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U.S.-Peru Trade Promotion Agreement

Documenting Origin

Claim for Preferential Tariff Treatment

Only originating goods are eligible for preferential treatment under the U.S.-Peru Trade Promotion Agreement (“U.S.-Peru TPA” or “Agreement”). Although the Peruvian importer has the responsibility of making a claim for preferential treatment, it is important that the U.S. producer, U.S. exporter (if not the producer), and Peruvian importer work closely and share information to ensure that the originating goods receive the preferential tariff treatment to which they are entitled. See the Rules of Origin for information on how to determine whether your goods meet the rule of origin requirements under the Agreement.

Demonstrating Eligibility for Preferential Treatment

A Peruvian importer is responsible for making a claim for preferential tariff treatment on goods exported from the United States under the Agreement. A claim for preferential tariff treatment can be made through

  • a written or electronic certification issued by the importer, exporter or producer, or
  • based on the knowledge of the importer that the good is an originating good.

Peru has delayed its implementation of claims for preferential tariff treatment based on electronic certifications and importer knowledge for 3 years from the date of entry into force of the Agreement, so for this period of time a claim for preferential tariff treatment must be made through a written certification issued by the importer, exporter or producer. When a certification is used, it need not be made in a prescribed format, but it must include the following information:

  • the name of the certifying person, including, as necessary, contact or other identifying information;
  • tariff classification under the Harmonized System and a description of the good;
  • information demonstrating that the good is originating;
  • date of the certification; and
  • in the case of blanket period certification issued as set out in Article 4.15 of Chapter 4 of the Agreement, the period that the certification covers.

When requested by the Peruvian customs authorities, the importer must be prepared to provide a copy of the certification. Note that claiming preferential treatment under this and any other free trade agreement is voluntary and it is at the discretion of the U.S. producer or U.S. exporter whether to support such a claim.

Supporting Documentation

Exporter’s Requirements
An exporter or producer that issues a certification which serves as the basis of the importer’s claim for preferential tariff treatment, is required to maintain for five years from the date the certification was issued, all records demonstrating that the good qualified for preferential tariff treatment. Records to be maintained are those concerning:

  • the purchase of, cost of, value of, and payment for, the exported good;
  • the purchase of, cost of, value of, and payment for all materials, including indirect materials, used in the production of the exported good; and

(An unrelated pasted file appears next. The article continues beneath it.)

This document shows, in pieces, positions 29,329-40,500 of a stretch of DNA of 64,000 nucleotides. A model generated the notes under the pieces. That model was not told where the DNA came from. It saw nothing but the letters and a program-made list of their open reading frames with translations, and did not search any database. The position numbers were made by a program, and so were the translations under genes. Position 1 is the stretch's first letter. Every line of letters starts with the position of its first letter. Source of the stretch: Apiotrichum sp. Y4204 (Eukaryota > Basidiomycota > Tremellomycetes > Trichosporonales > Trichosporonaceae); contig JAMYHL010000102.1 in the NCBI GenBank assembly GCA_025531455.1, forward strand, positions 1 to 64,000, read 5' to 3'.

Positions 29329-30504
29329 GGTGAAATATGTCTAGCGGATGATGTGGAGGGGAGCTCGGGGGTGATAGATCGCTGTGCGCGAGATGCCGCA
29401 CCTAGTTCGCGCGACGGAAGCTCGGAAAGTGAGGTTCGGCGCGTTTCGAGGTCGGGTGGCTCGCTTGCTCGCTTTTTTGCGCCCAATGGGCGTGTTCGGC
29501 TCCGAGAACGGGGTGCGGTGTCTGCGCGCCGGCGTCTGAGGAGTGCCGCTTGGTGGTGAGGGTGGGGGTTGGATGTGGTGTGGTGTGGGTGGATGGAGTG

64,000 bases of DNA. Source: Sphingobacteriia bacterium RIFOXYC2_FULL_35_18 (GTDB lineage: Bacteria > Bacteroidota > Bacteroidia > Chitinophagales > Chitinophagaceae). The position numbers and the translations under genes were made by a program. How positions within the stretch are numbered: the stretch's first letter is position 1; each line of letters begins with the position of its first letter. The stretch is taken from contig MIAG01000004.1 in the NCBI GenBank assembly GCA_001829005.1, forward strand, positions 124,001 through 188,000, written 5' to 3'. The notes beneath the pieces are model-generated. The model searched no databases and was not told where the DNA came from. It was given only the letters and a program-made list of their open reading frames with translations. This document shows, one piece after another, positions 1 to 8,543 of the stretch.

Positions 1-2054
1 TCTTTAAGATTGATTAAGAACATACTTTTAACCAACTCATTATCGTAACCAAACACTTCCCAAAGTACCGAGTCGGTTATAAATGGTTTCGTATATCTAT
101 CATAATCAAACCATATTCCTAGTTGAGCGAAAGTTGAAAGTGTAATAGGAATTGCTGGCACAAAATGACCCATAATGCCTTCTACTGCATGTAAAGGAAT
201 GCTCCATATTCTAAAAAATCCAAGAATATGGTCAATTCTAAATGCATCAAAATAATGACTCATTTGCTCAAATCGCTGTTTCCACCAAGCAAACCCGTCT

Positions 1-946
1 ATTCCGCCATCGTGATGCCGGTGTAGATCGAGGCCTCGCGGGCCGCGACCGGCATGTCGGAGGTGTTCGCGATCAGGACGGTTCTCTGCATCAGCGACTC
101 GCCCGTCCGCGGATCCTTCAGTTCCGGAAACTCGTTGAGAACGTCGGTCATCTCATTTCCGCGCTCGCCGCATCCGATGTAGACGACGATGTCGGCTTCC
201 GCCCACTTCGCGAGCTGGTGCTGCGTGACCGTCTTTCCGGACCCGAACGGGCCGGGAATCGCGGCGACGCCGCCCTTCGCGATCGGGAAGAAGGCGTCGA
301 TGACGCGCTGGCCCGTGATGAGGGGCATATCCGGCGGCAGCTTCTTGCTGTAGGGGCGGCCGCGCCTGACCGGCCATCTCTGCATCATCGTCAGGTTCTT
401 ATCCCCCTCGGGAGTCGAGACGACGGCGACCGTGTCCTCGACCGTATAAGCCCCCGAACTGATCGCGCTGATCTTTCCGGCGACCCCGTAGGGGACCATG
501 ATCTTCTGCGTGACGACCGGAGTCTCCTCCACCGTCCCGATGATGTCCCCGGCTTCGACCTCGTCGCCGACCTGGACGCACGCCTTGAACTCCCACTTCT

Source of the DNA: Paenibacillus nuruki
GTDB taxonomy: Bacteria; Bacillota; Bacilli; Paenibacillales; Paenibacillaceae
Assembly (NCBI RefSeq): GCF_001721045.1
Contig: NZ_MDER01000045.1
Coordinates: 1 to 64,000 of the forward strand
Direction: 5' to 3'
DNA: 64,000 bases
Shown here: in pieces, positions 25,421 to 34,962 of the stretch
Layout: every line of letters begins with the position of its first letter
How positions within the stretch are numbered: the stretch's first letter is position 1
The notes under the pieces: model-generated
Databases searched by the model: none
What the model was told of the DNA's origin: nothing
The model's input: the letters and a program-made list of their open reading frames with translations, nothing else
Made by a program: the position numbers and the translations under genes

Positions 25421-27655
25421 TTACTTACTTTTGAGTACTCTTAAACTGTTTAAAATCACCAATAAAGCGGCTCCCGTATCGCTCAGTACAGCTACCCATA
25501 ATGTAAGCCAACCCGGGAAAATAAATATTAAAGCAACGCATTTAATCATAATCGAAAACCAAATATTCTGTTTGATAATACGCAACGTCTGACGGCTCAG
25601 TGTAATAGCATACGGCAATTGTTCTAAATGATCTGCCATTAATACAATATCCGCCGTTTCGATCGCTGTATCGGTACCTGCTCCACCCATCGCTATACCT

• the production of the good in the form in which it was exported.

Importer’s Requirements
The U.S.-Peru TPA places the burden of substantiating the validity of the claim for preferential tariff treatment on the importer. An importer making a claim for preferential treatment for a good must maintain, for a minimum of five years from the date the importation is made, all records necessary to demonstrate the good qualified for preferential treatment.

Filing a Correction

An exporter or producer that realizes that it has provided a certification that contains or is based on inaccurate information is obligated to promptly notify in writing every person to whom the exporter or producer provided the certification of any change to the certification that could affect the validity and accuracy of the certification. If an importer made a claim for preferential tariff treatment based on an inaccurate certification issued by the exporter or producer, the importer may be liable for any applicable unpaid customs duties.

An importer that makes an invalid claim for preferential tariff treatment cannot be penalized if the importer did not engage in negligence, gross negligence, or fraud, and if the importer promptly and voluntarily corrects the claim and pays any customs duties owed.

A Claim for Preferential Tariff Treatment May be Made Up to One Year After Importation

An importer may make a retroactive claim for preferential tariff treatment for a good that was originating when imported, but for which the importer did not make a claim for preferential tariff treatment at the time of importation. A retroactive claim must be made no later than one year after the date of importation. The importer can also apply for a refund of any excess duties paid.

To do so the importer must provide:

  • a written declaration stating the good was originating at the time of importation;
  • a written or electronic certification, if a certification forms the basis for the claim, or other information demonstrating the good is originating; and
  • any other documentation the importing country may require.

Blanket Certifications

Where an importer, exporter and producer make multiple shipments of identical goods within a 12 month period, the importer can use a blanket certification which covers all importations of those goods as the basis for its claims for preference for one year. In these cases, it is not necessary to create new written or electronic certifications for each individual shipment.